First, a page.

I guess these Musical Journeys serve several purposes.
A far as Naxos is concerned they recycle sound recordings
for those who prefer a visual image to make a change from the
wallpaper. The images are often quite stunning, whilst the music,
never less than appealing, can be appropriate to the image or
otherwise; a fact I touch on in this review. Other functions
can be to remind the inveterate tourist of places visited, or
of places to go as part of a future itinerary.
A word first about the Tyrol. In the days of Mozart, whose music
is the backing to these scenes, it was part of the Hapsburg
Empire of which the composer was a citizen. Italy was not even
a nation, rather a collection of states, some with rulers with
a connection with the Hapsburgs whilst others were influenced
by, or later under, French control. In that generic sense Italy
was a country Mozart visited in his childhood as his father
hawked his genius round Europe. I detail this in my survey of
The Complete Operas of Mozart (see review).
It can be considered, therefore, wholly appropriate that his
music is the backing to this collection of views of the Tyrol
the southern part of which became ceded to Italy in the treaties
of 1919 in the aftermath of the First World War, Italy having
joined in on the allies side, albeit a little late in the day.
Brixen lies in that ceded part of the Tyrol and contains the
magnificent Neustift Monastery - the focus of the first
part of this collection (Chs. 1-4). The external beauty includes
the ornamental ceilings of the Cloisters, the Romanesque Bell
Tower dating from the twelfth century whilst other parts are
Gothic (Ch.1). The Molto allegro movement of Mozart’s 40th
symphony, one of a group of three composed in Vienna as
he sought work, is an appropriate accompaniment. However, it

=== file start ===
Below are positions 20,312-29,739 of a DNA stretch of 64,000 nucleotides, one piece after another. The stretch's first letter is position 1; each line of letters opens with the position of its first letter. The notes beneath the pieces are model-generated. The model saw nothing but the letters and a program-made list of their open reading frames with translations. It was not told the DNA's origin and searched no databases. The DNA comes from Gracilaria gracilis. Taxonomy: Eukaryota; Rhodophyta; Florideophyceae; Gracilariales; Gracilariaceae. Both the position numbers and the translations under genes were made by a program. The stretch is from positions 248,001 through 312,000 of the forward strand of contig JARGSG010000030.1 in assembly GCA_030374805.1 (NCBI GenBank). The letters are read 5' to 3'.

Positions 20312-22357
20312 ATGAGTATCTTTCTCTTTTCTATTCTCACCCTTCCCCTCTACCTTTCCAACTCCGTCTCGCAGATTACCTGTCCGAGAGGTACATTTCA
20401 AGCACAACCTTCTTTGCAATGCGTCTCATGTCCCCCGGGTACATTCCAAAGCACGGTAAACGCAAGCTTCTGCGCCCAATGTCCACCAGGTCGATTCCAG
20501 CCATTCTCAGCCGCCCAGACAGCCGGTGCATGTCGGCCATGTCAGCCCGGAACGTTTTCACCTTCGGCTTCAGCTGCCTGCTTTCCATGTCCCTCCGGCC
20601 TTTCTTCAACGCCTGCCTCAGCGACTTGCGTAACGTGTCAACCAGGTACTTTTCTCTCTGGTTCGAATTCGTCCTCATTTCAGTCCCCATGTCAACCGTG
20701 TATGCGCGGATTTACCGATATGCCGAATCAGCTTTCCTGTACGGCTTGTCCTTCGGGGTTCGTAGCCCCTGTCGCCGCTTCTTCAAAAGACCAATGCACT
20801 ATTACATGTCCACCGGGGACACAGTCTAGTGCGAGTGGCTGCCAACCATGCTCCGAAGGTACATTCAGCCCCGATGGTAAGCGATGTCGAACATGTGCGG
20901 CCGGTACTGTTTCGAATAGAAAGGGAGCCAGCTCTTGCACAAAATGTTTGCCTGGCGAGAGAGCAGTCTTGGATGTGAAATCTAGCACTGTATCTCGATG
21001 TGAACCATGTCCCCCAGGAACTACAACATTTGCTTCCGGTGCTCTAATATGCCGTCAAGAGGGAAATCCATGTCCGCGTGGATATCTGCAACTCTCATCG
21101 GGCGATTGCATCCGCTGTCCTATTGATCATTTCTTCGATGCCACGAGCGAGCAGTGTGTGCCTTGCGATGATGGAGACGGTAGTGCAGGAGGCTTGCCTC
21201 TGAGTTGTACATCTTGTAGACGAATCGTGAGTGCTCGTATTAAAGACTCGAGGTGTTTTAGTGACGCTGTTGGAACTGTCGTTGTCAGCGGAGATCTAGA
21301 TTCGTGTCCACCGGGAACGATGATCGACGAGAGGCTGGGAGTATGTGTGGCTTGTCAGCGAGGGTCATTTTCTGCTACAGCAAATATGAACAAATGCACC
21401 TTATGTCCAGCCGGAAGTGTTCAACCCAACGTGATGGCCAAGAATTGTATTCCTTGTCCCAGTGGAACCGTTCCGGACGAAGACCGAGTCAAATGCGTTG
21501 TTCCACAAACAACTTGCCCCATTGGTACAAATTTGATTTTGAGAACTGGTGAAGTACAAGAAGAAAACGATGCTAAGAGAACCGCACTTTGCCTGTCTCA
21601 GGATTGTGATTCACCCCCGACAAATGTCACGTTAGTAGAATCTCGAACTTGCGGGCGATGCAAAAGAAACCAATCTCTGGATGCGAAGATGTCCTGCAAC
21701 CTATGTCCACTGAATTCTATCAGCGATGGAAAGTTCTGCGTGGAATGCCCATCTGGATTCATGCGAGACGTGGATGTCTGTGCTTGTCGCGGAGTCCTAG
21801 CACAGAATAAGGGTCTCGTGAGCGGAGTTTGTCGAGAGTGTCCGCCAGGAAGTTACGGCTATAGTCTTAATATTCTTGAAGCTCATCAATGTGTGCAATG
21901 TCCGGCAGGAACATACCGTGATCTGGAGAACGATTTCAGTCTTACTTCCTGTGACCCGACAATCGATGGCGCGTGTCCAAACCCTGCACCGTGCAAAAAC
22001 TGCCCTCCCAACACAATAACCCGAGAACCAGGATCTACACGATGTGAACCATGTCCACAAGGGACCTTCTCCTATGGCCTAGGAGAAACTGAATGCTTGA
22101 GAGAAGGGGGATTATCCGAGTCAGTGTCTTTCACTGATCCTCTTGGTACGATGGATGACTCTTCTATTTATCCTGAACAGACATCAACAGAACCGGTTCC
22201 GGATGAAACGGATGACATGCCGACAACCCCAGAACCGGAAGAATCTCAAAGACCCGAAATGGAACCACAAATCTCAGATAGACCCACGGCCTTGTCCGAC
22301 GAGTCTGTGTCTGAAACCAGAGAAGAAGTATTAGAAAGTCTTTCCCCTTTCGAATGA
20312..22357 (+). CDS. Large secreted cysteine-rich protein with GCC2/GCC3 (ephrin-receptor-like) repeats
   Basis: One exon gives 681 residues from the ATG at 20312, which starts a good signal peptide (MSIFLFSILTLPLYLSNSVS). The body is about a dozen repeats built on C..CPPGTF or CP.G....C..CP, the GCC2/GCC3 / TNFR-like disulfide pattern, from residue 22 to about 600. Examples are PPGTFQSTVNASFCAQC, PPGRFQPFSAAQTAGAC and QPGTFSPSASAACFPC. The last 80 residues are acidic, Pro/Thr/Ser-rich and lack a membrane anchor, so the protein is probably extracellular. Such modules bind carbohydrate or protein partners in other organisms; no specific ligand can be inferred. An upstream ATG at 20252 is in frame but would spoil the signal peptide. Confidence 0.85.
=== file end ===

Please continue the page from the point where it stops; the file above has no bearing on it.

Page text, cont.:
is the magnificent interior of the Neustift Monastery
that is the highlight of this Musical Journey where an
equally appropriate accompaniment is the Molto allegro
of the same symphony. The camera wanders around the magnificently
painted and ornamented ceilings. These scenes are quite fantastic
and overwhelmingly lovely. If one has never visited them I suspect
this will stimulate thoughts of rectifying that state of affairs.
Meanwhile the camera and Mozart’s music allow the observer to
luxuriate in such beauty (Ch.2). The camera moves on (Ch.3 )
to show a different perspective with late medieval paintings
of the life and death of St. Catherine of Alexandria and St.
Barbara. These include a vivid representation of the Passion
of Christ. Thus vivid scenes contrast with the interior as does
the Minuetto of the symphony. The final part of the visit
takes in the library and its Rococo ornamentation. The fastish
Allegro is less appropriate as the camera has to eke
out time for the music to finish with some repetitive scenes
as the camera runs somewhat out of content.
The second part of this Musical Journey focuses on the
Austrian town of Innsbruck, capital of the Tyrol. The views
of the town and its hilly setting is impressive with the river
Inn running through it. It was the Hapsburg seat and was rebuilt
by the formidable Empress Maria Theresa in the eighteenth century.
She had a less than benign view of Mozart; even so the allegro
spiritoso of Wolfgang’s earlier 28th symphony
provides an apt background (Ch.5). In the town of Innsbruck
the photographs of Helbling House, dated 1560, which is dominated
by elaborate and extensive Rococo ornaments added around 1730
were rather too fancy for my taste (Ch.6). The visit to the
rooftops of Innsbruck with the copper roof of the church, turned
green, is less than interesting whilst the façade of the Golden
Dachl originally built by Duke Friedrich in about 1420 as his
own residence is more impressive (Ch.7).
The remaining views of Innsbruck are less than captivating and
stretch time with a visit to the Innsbruck Alpine Zoo (Ch.9)
with the music now finding vitality in Mozart’s overture to
his early opera seria Il re pastore composed for a visit
to Salzburg by the Archduke Maximilian, youngest son of the
Empress Maria Theresa. The story of love and duty, with overtones
of avuncular behaviour by royalty being considered entirely
appropriate for the occasion albeit the family never did Mozart
any favours. However the music finds an appropriate venue among
some captivating water animals.
The concluding visits are to Wilten Collegiate Church (Ch.10)
and Wilten Basilica (Ch.11); both stretched by the timings of
the overtures to the singspiel The Abduction from the Seraglio
and Mozart’s final opera La Clemenza di Tito respectively.
By this time I was tiring of churches and their exterior decorations
and would have much preferred a closer look at the impressive
mountains that surround Innsbruck.
The included leaflet is adequately informative whilst Mozart’s
music and the playing of the Capella Istropolitana under Barry
Wordsworth was a consistent delight.
Robert J Farr